By Sara Picken-Brown
June is scoliosis awareness month. According to scoliosis.com approximately
4% of people worldwide (i.e. approximately 1 in 25 people) are affected by this issue. It can occur in any individual regardless of age or gender; however, it is most commonly found in adolescent girls.
What is scoliosis?
“Scoliosis is a condition involving an abnormal sideways curvature of the spine.
It can be caused by congenital, developmental or degenerative problems, but most cases of scoliosis actually have no known cause called idiopathic scoliosis.”
What makes treating the condition challenging is that each each person with scoliosis will have a unique postural distortion. There is no one size fits all solution, so speaking to a professional about your unique needs is important. Get a variety of opinions and ensure that you consider both Yoga & Pilates exercises as a treatment and management option before resorting to surgery and the fusing of vertebrae or getting a steel rod put in your spine.
In scoliosis, the spine forms an S curve (or reversed S) from side to side down the back, and at the same time the back of the spine rotates toward the concave side of the S, twisting the rib cage and making the sides of the back uneven.
The 4 major S-patterns
1- In a right thoracic scoliosis, the major scoliosis is concentrated in the thoracic (mid-back) region, and the spine curves to the right.
2- In a left lumbar scoliosis, the major curve is to the left and is concentrated in the lumbar (lower back) region
3- the right thoraco-lumbar, where the major curve is to the right in the thoracic and lumbar region.
4- the right thoracic-left lumbar combined curve, where the major curve is to the right in the thoracic region, with an equal counter curve to the left in the lumbar region.
Scoliosis can be either structural or functional. The structural variety is much more serious and develops as a result of unequal growth of the two sides of the vertebral bodies. It usually appears during adolescence, and its causes are not well understood—approximately 70 percent of all structural scoliosis are idiopathic, cause of development unknown.
Functional scoliosis only affects the back muscles and does not structurally alter the body. It can result from such things as poor posture or repeated unbalanced activity, such as always carrying books on one side. It is much more common than structural scoliosis, usually much less noticeable since the degree of curvature is less, and almost always reversible.
How do I know if this is me?
Often, back pain is the first sign of scoliosis in adults. The pain may be from bone damage in the back — not the scoliosis itself. As the spine curves, it can put pressure on nearby nerves and cause symptoms like weakness and numbness.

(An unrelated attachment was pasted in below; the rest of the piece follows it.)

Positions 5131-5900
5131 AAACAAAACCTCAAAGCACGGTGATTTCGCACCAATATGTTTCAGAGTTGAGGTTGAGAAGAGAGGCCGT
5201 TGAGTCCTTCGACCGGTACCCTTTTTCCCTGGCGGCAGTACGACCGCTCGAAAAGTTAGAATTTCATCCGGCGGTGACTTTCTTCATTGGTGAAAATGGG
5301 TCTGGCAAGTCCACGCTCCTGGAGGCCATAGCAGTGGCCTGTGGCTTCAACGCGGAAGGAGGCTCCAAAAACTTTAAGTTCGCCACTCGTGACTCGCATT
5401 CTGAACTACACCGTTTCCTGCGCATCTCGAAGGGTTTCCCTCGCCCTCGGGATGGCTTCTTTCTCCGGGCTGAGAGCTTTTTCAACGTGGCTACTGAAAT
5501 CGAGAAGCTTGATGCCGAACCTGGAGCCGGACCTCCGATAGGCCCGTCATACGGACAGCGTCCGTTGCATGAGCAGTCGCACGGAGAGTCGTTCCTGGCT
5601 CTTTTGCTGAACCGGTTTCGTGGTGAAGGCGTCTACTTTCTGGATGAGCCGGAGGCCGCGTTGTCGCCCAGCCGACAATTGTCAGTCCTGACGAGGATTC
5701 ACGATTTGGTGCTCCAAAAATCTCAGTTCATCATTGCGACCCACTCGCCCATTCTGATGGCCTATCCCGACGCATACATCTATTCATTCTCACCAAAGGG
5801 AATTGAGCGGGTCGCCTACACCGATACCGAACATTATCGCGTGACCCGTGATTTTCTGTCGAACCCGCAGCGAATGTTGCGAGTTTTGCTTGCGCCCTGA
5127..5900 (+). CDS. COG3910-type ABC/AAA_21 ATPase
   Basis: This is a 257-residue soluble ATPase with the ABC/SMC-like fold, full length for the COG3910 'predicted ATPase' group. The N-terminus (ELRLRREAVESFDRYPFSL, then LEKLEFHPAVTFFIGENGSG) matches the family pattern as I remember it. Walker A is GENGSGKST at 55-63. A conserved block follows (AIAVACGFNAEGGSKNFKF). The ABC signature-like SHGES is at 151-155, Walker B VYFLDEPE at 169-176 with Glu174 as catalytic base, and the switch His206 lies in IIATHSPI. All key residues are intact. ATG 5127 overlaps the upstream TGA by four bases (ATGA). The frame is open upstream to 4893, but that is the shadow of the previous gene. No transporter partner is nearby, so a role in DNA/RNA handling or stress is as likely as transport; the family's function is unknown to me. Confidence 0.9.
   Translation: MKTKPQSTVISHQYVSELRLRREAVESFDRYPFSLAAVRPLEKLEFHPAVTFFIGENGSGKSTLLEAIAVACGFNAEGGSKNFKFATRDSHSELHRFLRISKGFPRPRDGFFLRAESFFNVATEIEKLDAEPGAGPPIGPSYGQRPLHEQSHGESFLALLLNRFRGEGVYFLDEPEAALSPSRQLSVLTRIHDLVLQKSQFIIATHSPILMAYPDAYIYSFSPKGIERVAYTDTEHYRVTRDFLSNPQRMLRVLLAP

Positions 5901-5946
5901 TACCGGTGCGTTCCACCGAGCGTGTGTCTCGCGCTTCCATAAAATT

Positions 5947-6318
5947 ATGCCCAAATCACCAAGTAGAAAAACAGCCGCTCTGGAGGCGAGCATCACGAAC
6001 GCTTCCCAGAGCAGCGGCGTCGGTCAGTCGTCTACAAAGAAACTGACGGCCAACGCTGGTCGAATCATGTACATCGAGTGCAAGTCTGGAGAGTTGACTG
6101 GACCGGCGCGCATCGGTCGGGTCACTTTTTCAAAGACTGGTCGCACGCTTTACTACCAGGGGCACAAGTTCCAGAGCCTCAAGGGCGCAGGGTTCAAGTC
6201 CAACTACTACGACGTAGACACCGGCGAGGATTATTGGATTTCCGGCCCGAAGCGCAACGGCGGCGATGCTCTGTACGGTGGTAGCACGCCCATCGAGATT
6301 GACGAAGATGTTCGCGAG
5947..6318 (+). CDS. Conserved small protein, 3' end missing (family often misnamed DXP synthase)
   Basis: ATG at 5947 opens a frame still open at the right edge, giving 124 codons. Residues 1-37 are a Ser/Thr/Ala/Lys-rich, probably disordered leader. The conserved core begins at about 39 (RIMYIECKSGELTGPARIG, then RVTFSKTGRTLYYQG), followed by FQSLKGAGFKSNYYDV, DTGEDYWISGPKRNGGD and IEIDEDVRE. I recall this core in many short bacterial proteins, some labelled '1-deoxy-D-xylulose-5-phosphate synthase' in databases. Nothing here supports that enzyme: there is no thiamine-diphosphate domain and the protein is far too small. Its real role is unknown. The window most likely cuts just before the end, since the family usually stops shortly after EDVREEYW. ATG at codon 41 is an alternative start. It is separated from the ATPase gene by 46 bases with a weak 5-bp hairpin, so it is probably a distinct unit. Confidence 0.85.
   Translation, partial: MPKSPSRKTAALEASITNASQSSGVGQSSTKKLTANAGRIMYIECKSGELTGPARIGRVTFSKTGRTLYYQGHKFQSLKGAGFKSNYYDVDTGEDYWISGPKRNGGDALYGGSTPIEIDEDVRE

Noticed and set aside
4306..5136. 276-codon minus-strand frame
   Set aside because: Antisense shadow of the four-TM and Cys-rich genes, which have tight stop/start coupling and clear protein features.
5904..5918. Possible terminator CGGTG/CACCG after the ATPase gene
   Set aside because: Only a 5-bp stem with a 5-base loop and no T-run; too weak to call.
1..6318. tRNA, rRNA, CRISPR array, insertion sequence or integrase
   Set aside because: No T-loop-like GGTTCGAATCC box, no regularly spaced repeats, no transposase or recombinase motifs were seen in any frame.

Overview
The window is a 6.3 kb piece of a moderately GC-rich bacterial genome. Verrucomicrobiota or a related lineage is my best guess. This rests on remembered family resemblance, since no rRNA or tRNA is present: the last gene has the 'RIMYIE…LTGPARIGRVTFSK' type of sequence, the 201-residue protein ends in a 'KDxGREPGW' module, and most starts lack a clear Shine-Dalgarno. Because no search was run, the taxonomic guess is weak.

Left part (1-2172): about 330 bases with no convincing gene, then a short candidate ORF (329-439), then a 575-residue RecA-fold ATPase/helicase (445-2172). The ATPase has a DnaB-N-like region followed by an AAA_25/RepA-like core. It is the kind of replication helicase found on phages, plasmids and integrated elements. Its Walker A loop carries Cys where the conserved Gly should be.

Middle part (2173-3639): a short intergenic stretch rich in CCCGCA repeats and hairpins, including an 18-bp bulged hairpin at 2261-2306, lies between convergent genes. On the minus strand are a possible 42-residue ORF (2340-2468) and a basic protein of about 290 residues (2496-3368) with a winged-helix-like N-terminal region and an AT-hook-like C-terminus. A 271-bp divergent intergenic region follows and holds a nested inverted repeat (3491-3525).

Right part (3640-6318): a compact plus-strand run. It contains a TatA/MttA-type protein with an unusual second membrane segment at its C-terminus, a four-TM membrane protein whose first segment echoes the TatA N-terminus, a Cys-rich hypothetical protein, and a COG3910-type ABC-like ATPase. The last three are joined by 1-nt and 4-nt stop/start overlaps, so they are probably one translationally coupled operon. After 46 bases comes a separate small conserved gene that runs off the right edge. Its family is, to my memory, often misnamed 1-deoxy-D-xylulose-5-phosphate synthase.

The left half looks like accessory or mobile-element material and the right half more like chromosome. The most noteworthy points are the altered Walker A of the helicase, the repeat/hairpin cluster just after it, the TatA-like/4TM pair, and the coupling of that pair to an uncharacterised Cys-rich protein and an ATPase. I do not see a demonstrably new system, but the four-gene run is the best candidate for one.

In adults, scoliosis causes symptoms like these:
- Uneven shoulders and/or hips
- Bump in the lower back
- Numbness, weakness, or pain in the legs or down one side into the hips
- Trouble walking
- Trouble standing up straight
- Tired feeling
- Shortness of breath
- Loss of height
- Bony bumps (spurs) in the joints of the spine from bone and joint damage
- Feeling full quickly while you eat. This is because your spine is putting pressure on your belly.
QUICK TEST: To determine whether a scoliosis is functional or structural, bend forward from the hips. If a lateral (side to side) curve is visible in standing disappears in this position, the scoliosis is functional; if the curve remains, it is built into the ribs and spine, and the scoliosis is structural.
Key areas to focus on :
- Iliopsoas conditioning: Keeping this muscle well toned aligns the lower limbs with the torso and frees the spine.
- Scapula-To prevent the upper back from rounding (a common problem in people with scoliosis)
- Strengthen your Powerhouse-core-If the abdominals are weak, then it causes the back muscles to overwork and therefore tighten
- Breath- Awareness of the breath is perhaps the most important thing to focus on while doing the yoga poses. Usually very little air enters the lung on the concave side of the spine. Sending the breath into the collapsed rib cage on this side can actually stretch the intercostal muscles and create more lung capacity. This creates more openness and evenness on both sides of the chest, from the inside out.
As a coach, my approach to the best modality to use with a client is dependant on a few factors, so I invite you to be open and use whatever works best for you and what you enjoy the most. Combinations of exercises and styles can often be most beneficial.
(see the video series at patreon.com/valetudovirtualwithsara for the Scoliosis management tutorials)
The Yoga Approach:
- Psoas lengthening: Warrior 1 and Warrior 2 are both lunging poses that help release the constricted psoas muscles. The Iliopsoas muscle becomes contracted with a lumbar scoliosis. Elongation of the psoas relieves tension and will de-rotate your spine
- Core strength: The research on scoliosis is conclusive that a strong core is very protective to the spine and benefits all people with scoliosis, especially adults.
- Hamstrings: Rewire the posterior line fascia and lengthen the hamstrings with forward folds.
- Upper back strengtheners: yoga poses that are strengthening for the upper back are excellent. You also want to practice poses that help stretch the upper spine.
- Savasana on a foam roller to realign and balance spine
- Engage your bandhas: Find your pelvic floor and deep abdominal muscles: Practice the Maha Bandha ‘great lock’ with viola breath technique
The Pilates Approach
- Finding your pelvic floor (tilt prone position)
- Cat/Cow and side C-curve stretch toward the your S-curve
- Plank to knee drops
- Standing Balances on block with lateral pelvic tilts & knee raises
- Kneeling Balances in opposition in table top